In this April 6, 2020 file photo, a customer wearing a mask carries his purchases as he leaves a Target store during the coronavirus pandemic, in the Brooklyn borough of New York. Target is the latest big U.S. retailer to show that it's prospering during the pandemic. The Minneapolis company reported Wednesday, Nov. 18 that its online sales surged 155% in the three months that ended Oct. 31. (AP Photo/Mark Lennihan, File)
NEW YORK (AP) — Target extended its strong streak through the holiday quarter and sales grew by more than $15 billion in a pandemic year, exceeding the company's annual sales growth over the past 11 years combined.
With the habits of millions altered because of the spread of COVID-19 in 2020, online sales last year surged by almost $10 billion and Target made it increasingly easy to shop.
Fourth quarter profits soared 66%, the retailer reported Tuesday, and sales jumped 21%, both topping Wall Street expectations.
Sales at stores opened at least a year rose 6.9% compared with the same period last year. Online sales soared 118%. Customer traffic in stores rose 3.7% and average dollars spent rose 15%.
In the previous quarter, same-store sales rose 10%, while online sales spiked 155%,
The Minneapolis retailer picked up $9 billion in market share from rivals in fiscal 2020.
Big box stores including Home Depot, Lowe's and Walmart all had huge fourth quarters with Americans still consolidating shopping trips.
Like all big-box stores, Target was allowed to stay open during the early onset of the pandemic last year, while department stores and mall-based retailers were forced to temporarily close because they were considered non-essential. That increased the dominance of Target and other discounters.
Target, which had already been expanding its delivery services before the pandemic, pushed even harder in that area. Same-day services such as picking up orders inside the store or at curbside, soared 212%, led by drive-up service, which increased more than 500%.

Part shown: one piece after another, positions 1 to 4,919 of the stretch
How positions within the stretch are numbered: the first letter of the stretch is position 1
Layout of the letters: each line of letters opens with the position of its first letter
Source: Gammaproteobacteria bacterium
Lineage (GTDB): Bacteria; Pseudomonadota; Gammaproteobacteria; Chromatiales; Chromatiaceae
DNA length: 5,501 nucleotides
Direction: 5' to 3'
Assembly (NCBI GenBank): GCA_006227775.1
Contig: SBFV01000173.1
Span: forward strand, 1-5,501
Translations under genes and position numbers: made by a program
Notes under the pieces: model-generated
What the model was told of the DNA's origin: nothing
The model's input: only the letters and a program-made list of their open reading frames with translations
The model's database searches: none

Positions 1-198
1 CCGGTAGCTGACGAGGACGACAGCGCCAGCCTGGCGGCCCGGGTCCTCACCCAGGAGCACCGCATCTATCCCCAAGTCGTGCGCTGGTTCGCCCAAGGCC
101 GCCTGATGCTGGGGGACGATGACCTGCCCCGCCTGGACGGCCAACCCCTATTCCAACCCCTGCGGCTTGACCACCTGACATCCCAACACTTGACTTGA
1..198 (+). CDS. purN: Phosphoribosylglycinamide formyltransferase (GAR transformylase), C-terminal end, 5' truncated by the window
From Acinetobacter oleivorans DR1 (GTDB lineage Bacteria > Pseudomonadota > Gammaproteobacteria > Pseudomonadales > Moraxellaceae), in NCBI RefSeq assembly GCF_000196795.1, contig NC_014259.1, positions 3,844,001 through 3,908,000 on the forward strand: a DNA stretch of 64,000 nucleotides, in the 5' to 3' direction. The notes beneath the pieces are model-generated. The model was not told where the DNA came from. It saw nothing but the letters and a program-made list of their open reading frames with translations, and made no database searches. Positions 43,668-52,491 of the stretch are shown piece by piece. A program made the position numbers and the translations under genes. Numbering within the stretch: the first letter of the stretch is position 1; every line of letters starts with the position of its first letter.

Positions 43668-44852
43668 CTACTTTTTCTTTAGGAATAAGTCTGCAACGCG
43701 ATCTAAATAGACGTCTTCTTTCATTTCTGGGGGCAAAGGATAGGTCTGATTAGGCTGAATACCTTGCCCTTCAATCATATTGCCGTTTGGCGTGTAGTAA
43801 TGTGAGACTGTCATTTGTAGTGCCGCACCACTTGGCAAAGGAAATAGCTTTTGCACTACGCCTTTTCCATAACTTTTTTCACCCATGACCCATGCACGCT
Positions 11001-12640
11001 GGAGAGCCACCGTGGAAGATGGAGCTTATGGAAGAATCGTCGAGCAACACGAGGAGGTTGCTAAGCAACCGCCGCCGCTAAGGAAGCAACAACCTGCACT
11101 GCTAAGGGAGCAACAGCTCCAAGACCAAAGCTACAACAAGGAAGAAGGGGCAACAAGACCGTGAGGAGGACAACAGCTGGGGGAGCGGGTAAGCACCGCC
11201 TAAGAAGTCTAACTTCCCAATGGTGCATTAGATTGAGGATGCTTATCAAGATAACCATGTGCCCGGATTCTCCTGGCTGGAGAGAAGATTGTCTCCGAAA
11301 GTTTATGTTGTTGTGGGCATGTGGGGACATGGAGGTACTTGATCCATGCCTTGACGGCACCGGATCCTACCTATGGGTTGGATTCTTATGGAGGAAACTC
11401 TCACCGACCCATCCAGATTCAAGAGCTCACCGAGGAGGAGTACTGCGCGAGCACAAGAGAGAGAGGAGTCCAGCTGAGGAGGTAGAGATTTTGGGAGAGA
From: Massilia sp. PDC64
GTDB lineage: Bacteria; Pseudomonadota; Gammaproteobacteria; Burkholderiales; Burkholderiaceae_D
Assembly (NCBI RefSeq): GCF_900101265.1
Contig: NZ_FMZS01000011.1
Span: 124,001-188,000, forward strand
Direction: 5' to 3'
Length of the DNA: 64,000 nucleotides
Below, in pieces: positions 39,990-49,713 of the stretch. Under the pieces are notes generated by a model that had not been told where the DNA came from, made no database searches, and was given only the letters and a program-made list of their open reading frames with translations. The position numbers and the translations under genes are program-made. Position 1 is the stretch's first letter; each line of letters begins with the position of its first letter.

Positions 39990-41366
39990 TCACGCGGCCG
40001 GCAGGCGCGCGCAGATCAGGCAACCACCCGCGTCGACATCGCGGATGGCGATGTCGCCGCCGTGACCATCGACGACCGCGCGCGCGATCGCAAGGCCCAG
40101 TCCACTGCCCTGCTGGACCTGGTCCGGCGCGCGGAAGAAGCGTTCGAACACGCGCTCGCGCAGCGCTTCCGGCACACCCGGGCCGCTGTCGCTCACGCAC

And it's omnipresent store locations have been an advantage. More than 95% of Target's fourth quarter sales were fulfilled by its own stores.
Overall sales in 2020 rose 19.8 percent to $92.4 billion, up from $77.1 billion last year.
Target has also announced a series of partnerships that should help drive more shoppers to its stores. Late last year, it signed a deal with beauty chain Ulta Beauty that will place Ulta shops in more than 100 Target stores by mid-2021.
Target said that earnings reached $1.38 billion, or $2.73 per share, in the fourth quarter. That compares with $834 million, or $1.63 per share. Adjusted results were $2.67 per share, which topped estimates of $2.54 per share, according to FactSet.
Sales rose 21% to $28 billion for the quarter. Analysts were expecting $27.4 billion.
The company did not provide a financial outlook due to uncertainty related to the pandemic. Target was among many that pulled back on guidance at the onset of the pandemic. Best Buy and Macy's both offered outlooks when they reported earnings results last week.
Target's shares rose more than 1%, or $2.43 to $188.52 before the opening bell Tuesday.
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Featured Article: How to track put option volume7 Stocks to Watch When Student Debt Forgiveness Gets Passed
Now that the Biden administration is fully in charge, student debt forgiveness has moved to the front burner. Consider these numbers. There is an estimated $1.7 trillion in student debt. The average student carries approximately $30,000 in student loans.
If $10,000 of student debt were to be canceled, there are estimates that one-third of borrowers (between 15 million to 16.3 million) would become debt-free. Of course, if the number hits $50,000 as some lawmakers are suggesting the impact would even greater.
Putting aside personal thoughts on the wisdom of pursuing this path, it has the potential to unleash a substantial stimulus into the economy.
And as an investor, it’s fair to ask where that money would go. After all, there’s no harm in having investors profit from this stimulus as well.
A counter-argument is that the absence of one monthly payment may not provide enough money to make an impact. However, Senator Elizabeth Warren referred to the effect student loans have in preventing many in the millennial and Gen-Z generations from pursuing big picture life goals such as buying a house, starting a business, or starting a family.
With that in mind, we’ve put together this special presentation that looks at 7 stocks that are likely to benefit if borrowers are set free from the burden of student loans.
View the "7 Stocks to Watch When Student Debt Forgiveness Gets Passed"
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